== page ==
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Reconnecting Communities and Neighborhoods Grant Program

Reconnecting Communities and Neighborhoods

Reconnecting Communities and Neighborhoods (RCN) combines two programs to create more opportunities to create greater connections and remove barriers in the transportation system

Crossing boundaries and removing impediments

Reconnecting Communities and Neighborhoods offers opportunities for communities of all sizes to create plans and conduct projects for connecting communities to opportunities

Barriers in the transportation system take on a variety of forms

Reconnecting Communities and Neighborhoods aims to support communities in developing multimodal solutions to creating greater equity and access in the transportation system.

Reconnecting Communities and Neighborhoods (RCN) Program Overview

The Office of the Secretary of Transportation (OST) has released a joint Notice of Funding Opportunity (NOFO) for the Reconnecting Communities Pilot (RCP) and Neighborhood Access and Equity (NAE) FY23 programs, which will combine two major discretionary grants into one NOFO. Together, this combined program will be known as the Reconnecting Communities and Neighborhoods (RCN) Program. While they remain separate programs for the purposes of award, the programs share many common characteristics, including: 

  • Prioritizing disadvantaged communities; 
  • Aiming to improve access to daily needs such as jobs, education, healthcare, food, and recreation; 
  • Fostering equitable development and restoration; 
  • Reconnecting communities by removing, retrofitting, or mitigating highways or other transportation facilities that create barriers to community connectivity, including to mobility, access, or economic development. 

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Awards

Please select the links bellow to learn more about the FY23 awarded projects:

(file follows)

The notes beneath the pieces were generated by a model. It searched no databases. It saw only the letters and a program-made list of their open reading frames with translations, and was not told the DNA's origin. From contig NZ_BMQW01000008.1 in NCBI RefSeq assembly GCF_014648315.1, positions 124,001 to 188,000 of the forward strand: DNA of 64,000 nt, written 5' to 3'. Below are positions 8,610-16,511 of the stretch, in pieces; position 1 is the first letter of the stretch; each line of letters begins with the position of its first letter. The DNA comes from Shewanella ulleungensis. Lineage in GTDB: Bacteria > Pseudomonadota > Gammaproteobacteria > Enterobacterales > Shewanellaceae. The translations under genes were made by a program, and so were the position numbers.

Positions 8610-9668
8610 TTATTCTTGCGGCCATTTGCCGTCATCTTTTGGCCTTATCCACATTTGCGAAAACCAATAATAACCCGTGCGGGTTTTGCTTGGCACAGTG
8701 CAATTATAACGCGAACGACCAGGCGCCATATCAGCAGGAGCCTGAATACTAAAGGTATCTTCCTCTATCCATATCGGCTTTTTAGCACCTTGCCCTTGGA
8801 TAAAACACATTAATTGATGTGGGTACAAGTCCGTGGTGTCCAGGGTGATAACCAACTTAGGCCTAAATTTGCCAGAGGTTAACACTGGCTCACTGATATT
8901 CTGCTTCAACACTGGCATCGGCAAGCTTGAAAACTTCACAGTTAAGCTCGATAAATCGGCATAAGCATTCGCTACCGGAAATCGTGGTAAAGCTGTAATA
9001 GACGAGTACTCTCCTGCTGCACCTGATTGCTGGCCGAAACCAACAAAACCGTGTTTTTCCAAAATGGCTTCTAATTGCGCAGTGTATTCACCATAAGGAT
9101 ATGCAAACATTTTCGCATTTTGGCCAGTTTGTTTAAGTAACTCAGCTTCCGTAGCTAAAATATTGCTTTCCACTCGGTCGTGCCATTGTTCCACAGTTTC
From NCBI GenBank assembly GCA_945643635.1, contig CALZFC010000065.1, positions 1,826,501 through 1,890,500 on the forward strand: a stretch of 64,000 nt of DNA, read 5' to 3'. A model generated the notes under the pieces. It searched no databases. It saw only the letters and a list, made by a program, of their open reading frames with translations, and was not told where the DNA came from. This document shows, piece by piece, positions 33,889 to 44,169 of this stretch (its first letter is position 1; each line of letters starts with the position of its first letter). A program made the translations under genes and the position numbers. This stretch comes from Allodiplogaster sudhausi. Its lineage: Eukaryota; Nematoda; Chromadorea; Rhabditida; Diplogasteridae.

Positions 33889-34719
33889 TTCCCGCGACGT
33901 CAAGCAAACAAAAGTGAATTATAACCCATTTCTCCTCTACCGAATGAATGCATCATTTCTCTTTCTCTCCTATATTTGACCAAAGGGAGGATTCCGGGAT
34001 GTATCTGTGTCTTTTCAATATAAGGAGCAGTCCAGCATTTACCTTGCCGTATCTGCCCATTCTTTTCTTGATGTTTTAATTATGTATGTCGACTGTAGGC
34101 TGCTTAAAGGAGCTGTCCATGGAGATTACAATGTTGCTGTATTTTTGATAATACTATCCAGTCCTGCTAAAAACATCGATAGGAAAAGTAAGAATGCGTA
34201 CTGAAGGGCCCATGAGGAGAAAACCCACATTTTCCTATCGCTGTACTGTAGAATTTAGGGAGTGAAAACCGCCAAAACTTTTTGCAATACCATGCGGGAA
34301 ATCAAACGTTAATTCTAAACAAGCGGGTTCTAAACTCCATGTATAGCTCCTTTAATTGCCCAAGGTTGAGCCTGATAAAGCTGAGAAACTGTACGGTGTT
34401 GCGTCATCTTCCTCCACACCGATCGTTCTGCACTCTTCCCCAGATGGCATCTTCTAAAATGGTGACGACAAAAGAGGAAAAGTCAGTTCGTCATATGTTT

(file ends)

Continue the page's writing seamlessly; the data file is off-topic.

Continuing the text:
Grant Types

The RCN NOFO solicits grant applications for the Reconnecting Communities Pilot discretionary grant program, established by the Bipartisan Infrastructure Law (BIL), and for the newly created Neighborhood Access and Equity discretionary grant program, established by the Inflation Reduction Act (IRA).
Under the combined RCN Program, USDOT offers three grant types:  

  • Capital Construction 
  • Community Planning 
  • Regional Partnerships Challenge
Grant Type Objective(s) Funding
Capital Construction

To fund both reconnecting-focused projects and smaller projects focused on reducing environmental harm and improving access in disadvantaged communities. Projects may address: 

  • A dividing facility
  • Mitigating a “burdening” facility (a source of air pollution, noise, stormwater, or other burden)
  • Improving access and building or improving Complete Streets.  

$1.15 Billion 

  • $148M RCP Capital Construction funds 
  • $1B NAE Funds 
Community Planning

To provide funds for planning activities to support future construction projects and allow for innovative community planning to address localized transportation challenges. Projects may address:

  • Planning to restore community connectivity
  • Community/public engagement
  • Assessing environmental impacts from transportation in underserved communities (i.e., air quality, greenhouse gas emissions, extreme heat hotspots, gaps in tree canopy coverage, or flood prone transportation infrastructure)
  • Developing local anti-displacement policies and community benefit agreements

$185 Million 

  • $50M RCP Planning funds
  • $135M NAE Funds 
Regional Partnerships Challenge To incentivize stronger partnerships between local governments, Tribal governments, MPOs/RPOs, State DOTs, and non-profit, private, and community partners to tackle persistent equitable access and mobility challenges, as well as greenhouse gas emissions reductions. Applicants must consist of a partnership between two or more eligible agencies.   $450 Million NAE Funds  

USDOT has combined these two programs into a single NOFO to provide a more efficient application process for project sponsors. While they remain separate programs for the purposes of award, the programs share many common characteristics, including: 

  • Prioritizing disadvantaged communities; 
  • Aiming to improve access to daily needs such as jobs, education, healthcare, food, and recreation; 
  • Fostering equitable development and restoration; 
  • Reconnecting communities by removing, retrofitting, or mitigating highways or other transportation facilities that create barriers to community connectivity, including to mobility, access, or economic development.  

Because of these shared characteristics, it is possible for many projects to be eligible and considered for both programs using a single application. The chart below illustrates the similarities and differences between the RCP and NAE opportunities. 

Image comparing the differences between the RCP and NAE grant programs under the RCN Program including statutory program, set-asides, award size requirements, and cost share requirements.

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